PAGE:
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April 16, 2015

Protesters with the group Divest Harvard hang a sign outside Massachusetts Hall. (Mallory Noe-Payne/WGBH)

Harvard President Drew Gilpin Faust on Thursday offered to meet with student activists and environmentalists if they end their blockade of her office and stop disrupting university business. The student-led group Divest Harvard swiftly declined her offer.

For the past five days, Divest Harvard has been blocking Massachusetts Hall, Harvard’s oldest building, demanding the university sell off fossil fuel stocks in its $36 billion endowment. The goal, organizers say, is to address climate change.

Faust has repeatedly said that climate change is a serious threat but Harvard’s endowment should not be used as a political or social tool and divestment is neither warranted nor wise.

In an email to organizers, Faust said she's always open to hearing from Harvard students about their thoughts and concerns.

"I would be happy to meet with you and a representative group of your student colleagues when you have ceased disrupting university operations," Faust wrote to Divest Harvard founder Chloe Maxmin. "I would welcome the opportunity to discuss again our shared belief that climate change is a serious threat as well as the ways universities can most effectively confront it."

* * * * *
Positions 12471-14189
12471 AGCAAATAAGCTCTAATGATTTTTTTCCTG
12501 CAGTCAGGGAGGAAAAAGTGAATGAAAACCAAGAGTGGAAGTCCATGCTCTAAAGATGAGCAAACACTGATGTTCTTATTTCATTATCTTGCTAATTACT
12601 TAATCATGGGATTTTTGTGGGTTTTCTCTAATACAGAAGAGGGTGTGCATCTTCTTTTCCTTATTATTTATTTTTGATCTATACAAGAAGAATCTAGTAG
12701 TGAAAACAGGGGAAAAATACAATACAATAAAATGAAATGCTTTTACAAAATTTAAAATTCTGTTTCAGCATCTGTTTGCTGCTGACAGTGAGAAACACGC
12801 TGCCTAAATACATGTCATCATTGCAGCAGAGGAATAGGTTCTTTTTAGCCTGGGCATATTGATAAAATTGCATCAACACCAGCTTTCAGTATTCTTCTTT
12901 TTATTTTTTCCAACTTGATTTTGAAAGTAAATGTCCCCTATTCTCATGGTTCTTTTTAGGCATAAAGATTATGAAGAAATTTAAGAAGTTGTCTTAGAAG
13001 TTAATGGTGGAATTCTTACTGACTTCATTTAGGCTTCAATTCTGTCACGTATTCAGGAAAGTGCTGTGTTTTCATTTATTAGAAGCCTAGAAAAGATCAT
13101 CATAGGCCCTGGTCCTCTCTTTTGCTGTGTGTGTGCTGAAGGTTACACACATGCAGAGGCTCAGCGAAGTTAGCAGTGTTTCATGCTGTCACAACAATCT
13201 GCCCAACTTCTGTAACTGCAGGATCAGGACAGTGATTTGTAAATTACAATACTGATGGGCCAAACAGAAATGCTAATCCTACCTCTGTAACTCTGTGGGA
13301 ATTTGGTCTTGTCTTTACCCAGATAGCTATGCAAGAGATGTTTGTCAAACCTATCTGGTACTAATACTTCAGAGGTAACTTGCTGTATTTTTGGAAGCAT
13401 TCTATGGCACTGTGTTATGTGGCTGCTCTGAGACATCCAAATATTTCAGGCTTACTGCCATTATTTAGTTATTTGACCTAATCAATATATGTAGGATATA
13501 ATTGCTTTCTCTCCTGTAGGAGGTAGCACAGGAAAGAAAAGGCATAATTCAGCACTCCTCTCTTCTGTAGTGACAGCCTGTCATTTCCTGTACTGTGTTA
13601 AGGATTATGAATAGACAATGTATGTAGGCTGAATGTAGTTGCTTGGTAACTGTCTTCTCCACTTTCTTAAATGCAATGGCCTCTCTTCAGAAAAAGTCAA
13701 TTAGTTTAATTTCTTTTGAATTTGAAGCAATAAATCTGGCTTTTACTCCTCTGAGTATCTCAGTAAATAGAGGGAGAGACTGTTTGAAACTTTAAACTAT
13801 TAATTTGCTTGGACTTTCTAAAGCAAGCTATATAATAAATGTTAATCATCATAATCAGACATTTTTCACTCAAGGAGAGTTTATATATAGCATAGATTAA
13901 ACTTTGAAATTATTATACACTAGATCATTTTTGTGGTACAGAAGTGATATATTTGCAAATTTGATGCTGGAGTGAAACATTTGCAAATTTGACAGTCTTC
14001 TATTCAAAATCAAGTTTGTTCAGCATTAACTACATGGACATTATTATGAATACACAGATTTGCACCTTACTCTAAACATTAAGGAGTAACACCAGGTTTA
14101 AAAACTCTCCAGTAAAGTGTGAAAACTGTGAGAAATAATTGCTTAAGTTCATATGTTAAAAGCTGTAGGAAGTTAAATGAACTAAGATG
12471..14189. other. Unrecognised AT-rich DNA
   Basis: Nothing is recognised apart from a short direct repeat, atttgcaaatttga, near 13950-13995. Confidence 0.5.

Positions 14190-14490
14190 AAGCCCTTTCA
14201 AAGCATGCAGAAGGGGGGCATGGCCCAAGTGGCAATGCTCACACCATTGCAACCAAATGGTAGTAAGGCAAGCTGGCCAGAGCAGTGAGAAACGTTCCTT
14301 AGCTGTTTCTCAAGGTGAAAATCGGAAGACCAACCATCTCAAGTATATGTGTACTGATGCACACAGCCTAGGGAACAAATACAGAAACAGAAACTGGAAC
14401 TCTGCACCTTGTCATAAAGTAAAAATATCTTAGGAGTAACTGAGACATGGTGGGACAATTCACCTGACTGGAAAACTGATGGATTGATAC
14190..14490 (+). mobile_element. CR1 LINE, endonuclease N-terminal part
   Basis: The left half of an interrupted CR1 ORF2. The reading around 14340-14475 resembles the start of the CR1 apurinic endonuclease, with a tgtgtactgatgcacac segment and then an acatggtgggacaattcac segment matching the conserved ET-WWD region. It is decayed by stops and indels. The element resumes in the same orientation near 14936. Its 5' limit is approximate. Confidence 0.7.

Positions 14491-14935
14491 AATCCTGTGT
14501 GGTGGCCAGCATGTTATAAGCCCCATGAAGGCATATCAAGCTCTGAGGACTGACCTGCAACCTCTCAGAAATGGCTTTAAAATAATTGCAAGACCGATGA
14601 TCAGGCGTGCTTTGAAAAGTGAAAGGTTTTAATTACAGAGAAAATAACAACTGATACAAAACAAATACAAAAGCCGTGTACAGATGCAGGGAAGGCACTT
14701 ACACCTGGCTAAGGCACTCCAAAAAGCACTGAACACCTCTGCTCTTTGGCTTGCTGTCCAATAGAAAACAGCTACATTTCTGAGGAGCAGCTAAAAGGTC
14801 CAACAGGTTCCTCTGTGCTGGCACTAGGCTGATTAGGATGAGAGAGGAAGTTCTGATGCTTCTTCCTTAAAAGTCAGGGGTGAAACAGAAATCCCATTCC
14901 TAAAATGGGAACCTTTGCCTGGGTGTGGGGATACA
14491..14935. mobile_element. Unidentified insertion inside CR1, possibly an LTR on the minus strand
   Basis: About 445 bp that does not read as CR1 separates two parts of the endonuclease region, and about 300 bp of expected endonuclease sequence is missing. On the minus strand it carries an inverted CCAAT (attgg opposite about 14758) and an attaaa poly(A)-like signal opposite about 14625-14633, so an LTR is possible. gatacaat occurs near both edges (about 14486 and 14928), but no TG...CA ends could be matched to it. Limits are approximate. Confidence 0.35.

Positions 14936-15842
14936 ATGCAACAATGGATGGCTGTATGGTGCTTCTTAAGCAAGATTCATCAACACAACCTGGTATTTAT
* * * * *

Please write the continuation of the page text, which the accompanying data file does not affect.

Leaders of Divest Harvard tell WGBH's On Campus that Faust offered to meet with two representatives behind closed doors and off the record. The group plans to continue their act of civil disobedience through Friday.

Earlier: Amid Calls to Divest, Schools Explore Green Revolving Funds

Related: Divestment Is More Difficult Than Most Think

climate change, divestment, new business models, Harvard

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